Written by Rosemarijn Atalante Veenenbos


  1. I hate to burst your bubble, considering it is one of the focal points of the article, but these cars did not have inlaid pearl in the dash. It is plastic, faux mother-of-pearl just like one can see on drum kits and other musical instruments. I was surprised when I first learned this while restoring one of these cars.

    Liked by 1 person

    1. Thank you so much for your response. This is very useful information. Good to learn about this, because CHB is my way to learn about classic cars as much as possible. I will make a “I stand corrected” about this asap. By the way have you seen the little news article of the 540K workshop tooling? Maybe some interesting stuff, because you restored one of these cars… Thank you again for visiting CHB!


      1. My father found this car, he took a friend to see it with him, he struck a deal with mr Dawson but my fathers friend told the Antiques dealer (Colin Price) where the car was and he offered more!! Mr Dawson welshed on the original deal.


  2. I am restoring a 500K Spezial Roadster, the body style like the one in this article, except enclosed single spare rather than stack of two spares (one being visible).

    Liked by 1 person

      1. I know the antiques dealer guy who bought the car from the butcher, his son used a lump hammer and chisel and punched a hole through the front bumper valance to enable him to tie a role for extraction from the garage! A splash of fresh fuel and a boost from a battery brought the engine into life immediately.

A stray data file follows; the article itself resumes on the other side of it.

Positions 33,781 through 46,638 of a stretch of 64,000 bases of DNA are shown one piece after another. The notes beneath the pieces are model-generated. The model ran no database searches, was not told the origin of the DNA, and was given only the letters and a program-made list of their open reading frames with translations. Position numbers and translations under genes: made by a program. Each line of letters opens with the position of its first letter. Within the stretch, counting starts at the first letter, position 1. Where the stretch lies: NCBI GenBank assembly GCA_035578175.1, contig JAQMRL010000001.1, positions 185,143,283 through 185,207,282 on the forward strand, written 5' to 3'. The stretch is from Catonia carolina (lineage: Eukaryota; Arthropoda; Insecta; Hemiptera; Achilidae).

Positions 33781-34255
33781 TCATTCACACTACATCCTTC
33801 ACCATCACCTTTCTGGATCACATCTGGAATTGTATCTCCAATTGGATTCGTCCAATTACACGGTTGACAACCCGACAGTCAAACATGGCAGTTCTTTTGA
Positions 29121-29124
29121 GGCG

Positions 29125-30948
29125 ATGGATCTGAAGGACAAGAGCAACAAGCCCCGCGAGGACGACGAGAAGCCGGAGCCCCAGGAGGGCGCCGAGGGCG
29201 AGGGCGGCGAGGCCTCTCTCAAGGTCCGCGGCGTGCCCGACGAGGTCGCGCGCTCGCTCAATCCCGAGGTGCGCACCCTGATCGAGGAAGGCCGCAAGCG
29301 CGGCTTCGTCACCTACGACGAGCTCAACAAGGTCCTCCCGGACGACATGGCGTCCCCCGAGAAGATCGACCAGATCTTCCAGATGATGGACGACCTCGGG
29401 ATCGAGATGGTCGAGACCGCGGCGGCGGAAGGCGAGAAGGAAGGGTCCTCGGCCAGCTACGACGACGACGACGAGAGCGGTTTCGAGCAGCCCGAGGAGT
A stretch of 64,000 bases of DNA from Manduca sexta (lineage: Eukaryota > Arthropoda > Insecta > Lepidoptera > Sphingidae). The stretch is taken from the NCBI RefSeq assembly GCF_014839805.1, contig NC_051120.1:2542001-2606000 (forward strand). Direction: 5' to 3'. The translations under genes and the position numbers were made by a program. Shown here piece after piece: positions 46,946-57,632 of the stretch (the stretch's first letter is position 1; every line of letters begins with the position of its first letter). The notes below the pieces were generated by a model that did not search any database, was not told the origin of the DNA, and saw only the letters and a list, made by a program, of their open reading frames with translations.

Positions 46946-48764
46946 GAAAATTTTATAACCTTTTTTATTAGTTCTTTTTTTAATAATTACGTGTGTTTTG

The antiques guy who paid £100k had problems raising the cash but eventually, after contacting Mercedes Benz with the serial numbers, the bank succumbed (at a high interest rate) and lent him the money.
        He soon frittered the money away!

        Liked by 1 person

      2. Thank you so much for this great and interesting comment Pete! It is great to get to know more about this incredible story, just fantastic! 😃👍🏽


  3. Saw this very car in a dilapidated shed around the back of the Butchers Shop in Oldbury west Midlands in the mid 80s. It was in a hell of a state, covered in dirt, chicken shit and rust. The owner took great pleasure in telling me he wanted 100,0000 pounds for it as it stood, I thought he was crazy at the time. I was too young to know exactly what it was though and had absolutely no chance of raising that much money.